Document Type: 
Document Number (FOIA) /ESDN (CREST): 
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Original Classification: 
Document Page Count: 
Document Creation Date: 
December 22, 2016
Document Release Date: 
October 4, 2012
Sequence Number: 
Case Number: 
Publication Date: 
August 11, 1986
Content Type: 
PDF icon CIA-RDP90-00965R000302320029-4.pdf87.47 KB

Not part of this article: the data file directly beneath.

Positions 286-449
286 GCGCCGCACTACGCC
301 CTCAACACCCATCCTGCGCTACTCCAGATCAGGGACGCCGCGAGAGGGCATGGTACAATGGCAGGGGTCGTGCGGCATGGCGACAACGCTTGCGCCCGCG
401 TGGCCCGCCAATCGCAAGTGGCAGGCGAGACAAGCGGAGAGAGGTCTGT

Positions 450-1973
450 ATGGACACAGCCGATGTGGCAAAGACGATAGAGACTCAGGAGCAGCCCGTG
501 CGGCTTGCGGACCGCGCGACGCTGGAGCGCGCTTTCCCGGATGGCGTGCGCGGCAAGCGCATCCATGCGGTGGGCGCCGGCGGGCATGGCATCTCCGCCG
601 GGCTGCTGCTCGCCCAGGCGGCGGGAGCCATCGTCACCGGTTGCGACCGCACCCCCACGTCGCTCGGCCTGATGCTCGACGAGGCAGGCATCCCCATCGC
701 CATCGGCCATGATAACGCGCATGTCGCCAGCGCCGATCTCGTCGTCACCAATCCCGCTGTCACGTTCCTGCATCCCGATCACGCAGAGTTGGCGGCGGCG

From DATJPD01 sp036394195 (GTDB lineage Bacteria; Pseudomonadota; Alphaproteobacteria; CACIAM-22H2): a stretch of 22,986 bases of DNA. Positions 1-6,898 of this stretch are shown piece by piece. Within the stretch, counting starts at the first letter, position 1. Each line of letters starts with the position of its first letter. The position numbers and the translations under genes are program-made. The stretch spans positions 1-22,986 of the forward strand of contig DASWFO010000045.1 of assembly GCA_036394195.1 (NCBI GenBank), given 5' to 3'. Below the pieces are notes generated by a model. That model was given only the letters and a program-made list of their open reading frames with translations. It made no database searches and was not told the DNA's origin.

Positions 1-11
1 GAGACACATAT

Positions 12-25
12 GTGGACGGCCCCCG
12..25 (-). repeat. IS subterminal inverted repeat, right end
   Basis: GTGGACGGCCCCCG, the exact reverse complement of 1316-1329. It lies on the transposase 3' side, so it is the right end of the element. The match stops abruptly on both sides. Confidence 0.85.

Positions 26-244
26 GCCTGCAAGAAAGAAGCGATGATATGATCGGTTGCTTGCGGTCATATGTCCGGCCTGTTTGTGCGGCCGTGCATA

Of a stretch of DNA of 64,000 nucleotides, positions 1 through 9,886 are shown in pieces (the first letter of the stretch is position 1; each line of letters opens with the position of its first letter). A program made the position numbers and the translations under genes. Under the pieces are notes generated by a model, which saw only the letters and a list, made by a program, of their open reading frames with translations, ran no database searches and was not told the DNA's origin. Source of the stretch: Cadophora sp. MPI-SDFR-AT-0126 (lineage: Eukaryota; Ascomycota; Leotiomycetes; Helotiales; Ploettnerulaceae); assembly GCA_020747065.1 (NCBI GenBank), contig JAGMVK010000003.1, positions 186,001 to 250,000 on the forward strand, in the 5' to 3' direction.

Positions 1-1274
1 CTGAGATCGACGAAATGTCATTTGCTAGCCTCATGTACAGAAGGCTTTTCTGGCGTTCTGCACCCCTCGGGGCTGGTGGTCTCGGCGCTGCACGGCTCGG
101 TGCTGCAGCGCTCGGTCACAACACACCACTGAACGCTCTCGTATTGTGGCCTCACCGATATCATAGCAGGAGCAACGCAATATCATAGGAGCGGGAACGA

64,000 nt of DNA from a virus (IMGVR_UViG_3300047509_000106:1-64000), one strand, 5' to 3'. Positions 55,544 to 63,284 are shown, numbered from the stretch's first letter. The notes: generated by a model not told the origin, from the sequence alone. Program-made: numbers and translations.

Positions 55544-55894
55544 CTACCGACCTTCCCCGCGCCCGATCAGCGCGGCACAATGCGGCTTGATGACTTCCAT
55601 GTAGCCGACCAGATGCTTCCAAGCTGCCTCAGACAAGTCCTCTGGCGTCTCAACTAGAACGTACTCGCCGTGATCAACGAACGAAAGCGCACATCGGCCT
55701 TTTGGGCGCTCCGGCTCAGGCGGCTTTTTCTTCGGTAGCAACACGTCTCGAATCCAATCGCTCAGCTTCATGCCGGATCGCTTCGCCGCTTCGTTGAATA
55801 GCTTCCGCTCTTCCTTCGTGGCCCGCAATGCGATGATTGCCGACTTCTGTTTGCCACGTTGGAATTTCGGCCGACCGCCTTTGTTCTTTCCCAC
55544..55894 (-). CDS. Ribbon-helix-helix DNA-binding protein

Declassified and Approved For Release 2012/10/04: CIA-RDP90-00965R000302320029-4 AM Lf APPEAPUBT 3p 760644... ' WASHINGTON TIMES 11 August 1986 Helms wants to know if U.S. spied on him \ By Bill Gertz THE WASHINGTON TIMES Sen. Jesse Helms has asked the Justice Department to investigate whether the CIA and National Secu- rity Agency illegally spied on him during his recent trip to Chile. In an Aug. 5 letter to Attorney General Edwin Meese III, Mr. Helms, North Carolina Republican, charged that the intelligence ser- vices may have violated "executive orders and legal restrictions" that forbid surveillance of U.S. citizens abroad. "My concern lies with the possi- bility that the CIA and other U.S. intelligence organizations may be unlawfully invading the vrivacv of senators, including me," Mr. Helms wrote. "... Accordingly, I request an FBI investigation of the CIA and the NSA to determine whether the Helms delegation was under U.S. electronic or physical surveillance at anytime during its trip to Chile in July 1986." A Justice Department spokesman confirmed that the letter had been received, but declined further com- ment. The Helms' letter is the latest salvo in the battle between the sen- ator and several Reagan administra- tion agencies. The FBI said it was conducting a "leak investigation" of Mr. Helms and his staff following reports that U.S. intelligence information was passed illegally to the government of Chile. Christopher Manion, a Helms aide on the Senate Foreign Relations Committee, and another unidentifed staff member are under suspicion in the investigation, congressional sources say. Mr. Helms charged last week that the State Department and the CIA have engaged in a "smear cam- paign" against him because of his opposition to what he has described as a Reagan administration cam- paign to destabilize Chile's military government. He also accused Assistant Secre- tary of State Elliott Abrams of sup- plying false information to the Sen- ate which led to the leak investigation, a charge Mr. Abrams denied. The Foreign Intelligence Surveil- lance Act of 1978 restricts spying on Americans to. cases where there is evidence of criminality. The law, however, allows the NSA to intercept communications between foreign embassies and their governments. but requires intelligence agencies to limit spying on people not directly under surveillance. In addition, President Carter in 1978 issued an executive order re- stricting agencies from spying on Americans abroad, but a Reagan ad- ministration directive in 1981 re- portedly relaxed controls on over- seas monitoring of Americans. One application of the prohibition occurred in 1978 when Carter ad- ministration officials turned down a CIA request to wiretap telephone conversations in France of Ibrahim Yazdi, at the time an aide to Iran's Ayatollah Ruhollah Khomeini, ac- cording to published reports. The re- quest was denied because Mr. Yazdi was an American citizen. Mr. Helms charged in his letter that recent press attacks against him and his staff for allegedly leak- ing classified information to the Chilean government were "frivolous and false." "Yet some of the information ap- pearing in the press claims to have reference to conversations we had in Chile, and subsequently, about mat- ters which are in no way classified," Mr. Helms wrote. A Helms staff aide said the dele- gation held a 21/2-hour meeting with Chilean Interior Minister Ricardo Garcia Rodriguez July 9. Mr. Helms spent about 50 minutes of the meet- ing asking the Chilean leader to pro- vide details on the case of American permanent resident Rodrigo Rojas. Mr. Rojas was burned to death in Chile during anti-government pro- tests in an incident now under inves- tigation by the Chilean government. Witnesses said men dressed as sol- diers poured a liquid over him and set him afire. Several members of the Chilean military have been ar- rested in connection with the inci- dent. The leak investigation of Mr. Helms and his staff reportedly fo- cuses on the compromise of a U.S. agent in the Chilean military who supplied an internal military report on the burning death to the U.S. gov- ernment. Meanwhile, Mr. Helms asked Sen- ate Majority Leader Robert Dole in an Aug. 7 letter to be notified in ad- vance of any Senate action on the fiscal 1987 House and Senate Intelli- gence Authorization bills in order to give the senator time "to study both measures in depth." "I intend to offer a package of amendments related to strengthening counterintelligence, competitive analysis, improvements in verification by national technical means, and protection of [intelli- gence] sources and methods:' Declassified and Approved For Release 2012/10/04: CIA-RDP90-00965R000302320029-4